The recruiting cycle is a maze. Players are inundated with invitations to college clinics, camps and prospect days. They can’t play in all of them, nor can their parents afford it. So how do we navigate the matrix? Here’s some help.

College Clinics

What are they?

Short, two- to three-hour skills-centered clinics hosted by a college. They are open to all players and often occur during the fall and winter.

When should I attend?

When you want to work on a specific skill and improve in the offseason, regardless of your interest in that program.

Pros

Current college players often run these clinics and can serve as an example for high school players. It’s a great primer for the season.

Cons

Don’t attend with the expectation of being recruited. It’s still a financial commitment and could open doors, but the player’s focus should be on improvement.

College Camps

What are they?

Formal training opportunities where players work with college coaches and players over a period of two to four days. There are two types of camps: private camps run by the staff and players of that school only, and recruiting camps run by multiple college coaches, giving players the opportunity to play in front of many coaches in one setting. Camps are usually offered in the winter and in the summer.

When should I attend?

I recommend each player attend at least one camp a year, starting with freshman year of high school. If you attend only one camp, pick a summer recruiting camp to get the most exposure. If you attend two camps, add a winter camp. Winter camps often are more intimate. Three camps will allow you to add a private camp in the summer, in which case you should pick a school you’re interested in to get a glimpse of life on campus.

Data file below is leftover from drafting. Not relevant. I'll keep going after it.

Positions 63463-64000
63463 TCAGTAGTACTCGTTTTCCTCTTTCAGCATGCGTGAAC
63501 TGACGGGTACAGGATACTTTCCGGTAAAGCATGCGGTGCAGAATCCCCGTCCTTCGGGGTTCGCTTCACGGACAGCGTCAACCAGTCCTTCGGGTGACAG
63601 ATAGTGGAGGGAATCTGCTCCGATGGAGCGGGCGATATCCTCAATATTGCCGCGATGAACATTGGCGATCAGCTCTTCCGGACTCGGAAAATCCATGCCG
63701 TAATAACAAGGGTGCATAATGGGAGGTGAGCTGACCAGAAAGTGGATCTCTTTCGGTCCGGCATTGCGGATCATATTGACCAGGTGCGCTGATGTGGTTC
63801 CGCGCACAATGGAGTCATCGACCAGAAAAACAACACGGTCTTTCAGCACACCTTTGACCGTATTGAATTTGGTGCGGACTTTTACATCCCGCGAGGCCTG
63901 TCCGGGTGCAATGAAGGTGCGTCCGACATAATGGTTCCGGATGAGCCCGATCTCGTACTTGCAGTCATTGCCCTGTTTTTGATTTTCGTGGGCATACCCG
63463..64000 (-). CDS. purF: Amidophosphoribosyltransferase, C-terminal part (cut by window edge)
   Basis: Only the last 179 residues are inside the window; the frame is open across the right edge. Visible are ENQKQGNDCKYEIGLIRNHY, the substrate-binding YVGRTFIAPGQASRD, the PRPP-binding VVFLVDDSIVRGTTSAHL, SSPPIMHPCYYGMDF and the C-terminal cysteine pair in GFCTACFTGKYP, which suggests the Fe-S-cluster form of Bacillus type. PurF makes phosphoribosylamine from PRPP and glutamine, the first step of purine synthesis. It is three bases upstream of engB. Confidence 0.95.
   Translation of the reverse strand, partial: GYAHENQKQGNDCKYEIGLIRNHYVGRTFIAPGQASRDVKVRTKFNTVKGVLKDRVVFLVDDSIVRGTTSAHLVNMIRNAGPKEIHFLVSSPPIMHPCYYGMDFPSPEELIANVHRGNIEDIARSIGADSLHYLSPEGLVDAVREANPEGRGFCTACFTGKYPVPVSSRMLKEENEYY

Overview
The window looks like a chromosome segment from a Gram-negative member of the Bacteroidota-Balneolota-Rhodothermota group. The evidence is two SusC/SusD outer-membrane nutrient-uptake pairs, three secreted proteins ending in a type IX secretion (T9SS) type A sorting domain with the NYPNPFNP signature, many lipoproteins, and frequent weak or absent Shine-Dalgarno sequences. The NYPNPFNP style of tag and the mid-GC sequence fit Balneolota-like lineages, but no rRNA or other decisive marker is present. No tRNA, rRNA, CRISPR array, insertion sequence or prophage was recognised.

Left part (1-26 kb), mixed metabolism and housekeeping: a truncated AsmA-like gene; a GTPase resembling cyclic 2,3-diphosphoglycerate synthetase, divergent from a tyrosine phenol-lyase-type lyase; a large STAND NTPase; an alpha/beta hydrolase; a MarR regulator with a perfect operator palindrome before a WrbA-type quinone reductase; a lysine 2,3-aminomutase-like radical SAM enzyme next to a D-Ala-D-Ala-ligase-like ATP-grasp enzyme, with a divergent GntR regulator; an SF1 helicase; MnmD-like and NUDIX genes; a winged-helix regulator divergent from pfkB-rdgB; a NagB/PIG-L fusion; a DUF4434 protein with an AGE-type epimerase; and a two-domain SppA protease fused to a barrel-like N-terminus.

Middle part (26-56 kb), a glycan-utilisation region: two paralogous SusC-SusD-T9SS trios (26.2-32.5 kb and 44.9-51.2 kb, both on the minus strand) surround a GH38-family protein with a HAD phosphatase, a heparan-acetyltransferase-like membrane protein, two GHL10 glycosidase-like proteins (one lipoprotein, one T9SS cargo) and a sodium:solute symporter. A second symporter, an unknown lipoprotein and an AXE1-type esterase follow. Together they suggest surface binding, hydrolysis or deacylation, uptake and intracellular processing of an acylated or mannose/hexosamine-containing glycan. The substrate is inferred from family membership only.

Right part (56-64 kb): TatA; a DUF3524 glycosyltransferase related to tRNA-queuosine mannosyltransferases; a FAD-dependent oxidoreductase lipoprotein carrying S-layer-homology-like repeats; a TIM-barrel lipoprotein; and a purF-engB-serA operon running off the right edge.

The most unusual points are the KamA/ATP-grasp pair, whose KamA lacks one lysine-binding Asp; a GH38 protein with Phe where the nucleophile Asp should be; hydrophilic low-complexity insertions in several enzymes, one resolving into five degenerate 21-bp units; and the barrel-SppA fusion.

Pros

College coaches can assess players more fully, see how they respond to coaching and what they are like as people. This is especially helpful for goalies and defenders who need more time to show their talent level and perceptive abilities.

Cons

Expenses. Plan wisely and do not do more than three camps. That could lead to burnout and injuries.

Prospect Days

What are they?

Prospect days are the newest trend in recruiting. There are two types: those open to the general public (usually targeted at one or two graduating years), and invitation-only, when colleges invite players that are on their recruiting radar. You may or may not play in a clinic. You’ll tour the campus and facilities, get a Q&A with coaches and participate in other activities like sitting in on a class or attending a football game.

When should I attend?

If you are invited to an invitation-only prospect day, you should attend unless you know you definitely do not want to go to that school. They will roll the red carpet out for you. As for the general public prospect days, go if you are interested in that school. It’s best to gauge the school in person.

Pros

You get a true image of the school, lacrosse program and social life, and you show the staff that you are interested in their program.

Cons

Beware of the “prospect days” that do not offer more than a clinic. This is a clinic that is disguised as a “prospect day” to attract more players without providing the additional benefits a true prospect day offers.

Kate Hickman is the director of the Bay Area Lacrosse Club and founder of Balance Lacrosse. This post originally appeared in the December 2015 edition of Lacrosse Magazine.

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